mandolininternetBluegrass Bedlum, 18″ x 24″, oil on linen

Much of my knowledge of painting is derived from the Baroque tradition of painting, and my link to Baroque painting is through my teacher, Charles Cecil.  The reason for my preface is because “disegno” is something I learned from Charles, it was not a discovery that I made on my own.  Only fair that I give him credit!

The Italians have a word for the noun “drawing” which they call “disegno.”  “Il disegno” means “the drawing.”  The derivative is the verb “disegnare.”  Linguists will have to tolerate my limited knowledge, but the artistic application is what I am going for.  What does the word “disegno” look like?  To us English speakers, we would guess “design.”  That is precisely the point of my writing today.

The Italians are so preoccupied by the idea of design, that they will not even tolerate the idea of doing a drawing without there being present the element of design.  Think of this for a moment- not even a rendering of a hand, a study of bone structure, is to be done without design.  There is no drawing without design- they are one and the same.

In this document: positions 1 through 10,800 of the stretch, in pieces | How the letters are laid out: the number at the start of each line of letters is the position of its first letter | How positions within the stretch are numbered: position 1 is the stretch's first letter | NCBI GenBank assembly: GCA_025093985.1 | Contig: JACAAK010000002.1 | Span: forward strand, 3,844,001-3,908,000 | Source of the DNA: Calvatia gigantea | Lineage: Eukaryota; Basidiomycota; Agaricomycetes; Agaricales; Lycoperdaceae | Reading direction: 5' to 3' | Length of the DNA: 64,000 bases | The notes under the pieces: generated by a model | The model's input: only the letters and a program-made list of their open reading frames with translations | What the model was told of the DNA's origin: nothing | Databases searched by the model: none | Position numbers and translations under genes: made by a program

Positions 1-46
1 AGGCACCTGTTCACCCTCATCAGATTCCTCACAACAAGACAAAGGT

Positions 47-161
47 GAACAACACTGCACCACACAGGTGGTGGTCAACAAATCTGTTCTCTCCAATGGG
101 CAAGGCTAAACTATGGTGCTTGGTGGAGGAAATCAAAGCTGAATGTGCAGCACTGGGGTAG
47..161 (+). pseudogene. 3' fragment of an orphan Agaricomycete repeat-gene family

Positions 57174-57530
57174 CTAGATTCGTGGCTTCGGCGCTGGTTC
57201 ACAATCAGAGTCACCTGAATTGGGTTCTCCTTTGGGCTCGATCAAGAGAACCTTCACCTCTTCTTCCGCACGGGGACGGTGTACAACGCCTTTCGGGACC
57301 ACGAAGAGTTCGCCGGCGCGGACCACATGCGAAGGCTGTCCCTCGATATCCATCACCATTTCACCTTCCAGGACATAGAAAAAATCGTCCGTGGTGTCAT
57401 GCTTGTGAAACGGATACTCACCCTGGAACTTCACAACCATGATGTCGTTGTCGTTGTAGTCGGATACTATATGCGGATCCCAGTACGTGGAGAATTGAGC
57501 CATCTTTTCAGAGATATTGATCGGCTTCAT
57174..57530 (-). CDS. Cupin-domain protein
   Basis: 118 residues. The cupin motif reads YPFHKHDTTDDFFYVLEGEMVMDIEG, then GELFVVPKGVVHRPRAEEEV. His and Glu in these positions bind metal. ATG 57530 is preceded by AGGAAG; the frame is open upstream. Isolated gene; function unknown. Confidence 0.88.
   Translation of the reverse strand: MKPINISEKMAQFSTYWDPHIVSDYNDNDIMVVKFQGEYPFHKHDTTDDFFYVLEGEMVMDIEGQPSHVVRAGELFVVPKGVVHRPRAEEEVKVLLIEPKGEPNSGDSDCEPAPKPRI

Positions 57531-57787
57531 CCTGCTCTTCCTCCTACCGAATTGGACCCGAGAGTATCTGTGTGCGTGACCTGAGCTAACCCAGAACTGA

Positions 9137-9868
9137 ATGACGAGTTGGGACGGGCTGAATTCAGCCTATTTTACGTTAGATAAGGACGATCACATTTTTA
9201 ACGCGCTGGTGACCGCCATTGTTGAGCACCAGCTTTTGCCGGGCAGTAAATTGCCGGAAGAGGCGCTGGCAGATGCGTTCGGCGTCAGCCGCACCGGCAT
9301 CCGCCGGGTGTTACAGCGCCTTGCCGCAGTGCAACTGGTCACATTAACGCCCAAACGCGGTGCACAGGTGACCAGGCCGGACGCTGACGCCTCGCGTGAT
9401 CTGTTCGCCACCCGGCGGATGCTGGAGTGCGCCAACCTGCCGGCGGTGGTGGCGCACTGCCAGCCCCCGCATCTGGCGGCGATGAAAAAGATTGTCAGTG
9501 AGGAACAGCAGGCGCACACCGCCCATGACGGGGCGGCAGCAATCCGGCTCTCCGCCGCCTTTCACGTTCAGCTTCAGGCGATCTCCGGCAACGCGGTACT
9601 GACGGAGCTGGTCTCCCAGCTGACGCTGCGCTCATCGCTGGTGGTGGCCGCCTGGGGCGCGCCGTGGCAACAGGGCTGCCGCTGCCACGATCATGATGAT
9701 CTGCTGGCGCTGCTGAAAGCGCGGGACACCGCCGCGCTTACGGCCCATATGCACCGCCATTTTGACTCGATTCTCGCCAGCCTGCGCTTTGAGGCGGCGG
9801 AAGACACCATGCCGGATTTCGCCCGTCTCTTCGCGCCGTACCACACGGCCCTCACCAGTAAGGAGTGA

And so, when I paint, the chief of my concerns is design- where is the climax?  How do I balance of light and darks?  What is to be emphasized, what is to be downplayed?  What should be graceful?  If I had to draw a shape around the important works, would it be a square, a triangle, a circle?  In this painting, Bluegrass Bedlum, the climax of the design is not the cork in the wine bottle, which is the peak of the triangle encompassing the objects.  Instead, it is a deferred, whimsical climax- the knocked over glass, with drips of wine falling off the table.  All of the lights and darks are designed in such a way as to emphasize the highlights on the glass.  While this is the climax, everything else is given just enough interest so as to keep the eye moving all around the canvas.

When I began painting, I was unaware of these elements of design.  I just selected things at random, tried for absolute, razorsharp accuracy.  The result was “photorealism,”  a detached, mechanistic mode of painting in which there is no human spirit.  Accuracy is found in photorealism, but poetry is altogether absent.  An Italian of the naturalist persuasion would look at a well rendered, aimless photorealistic painting and say “senza disegno.”  For the sake of clarity, I will give this the rough translation “without any ability to design or draw.”

And in a reference to the previous essay on linear calligraphy, I return to the idea of painting being more concerned with composing than with observing.  As a painter, I always think of myself as the head of an orchestra.  As both composer and conductor, the elements of design are my instruments by which I lead my audience to the same feeling that I am trying to convey.


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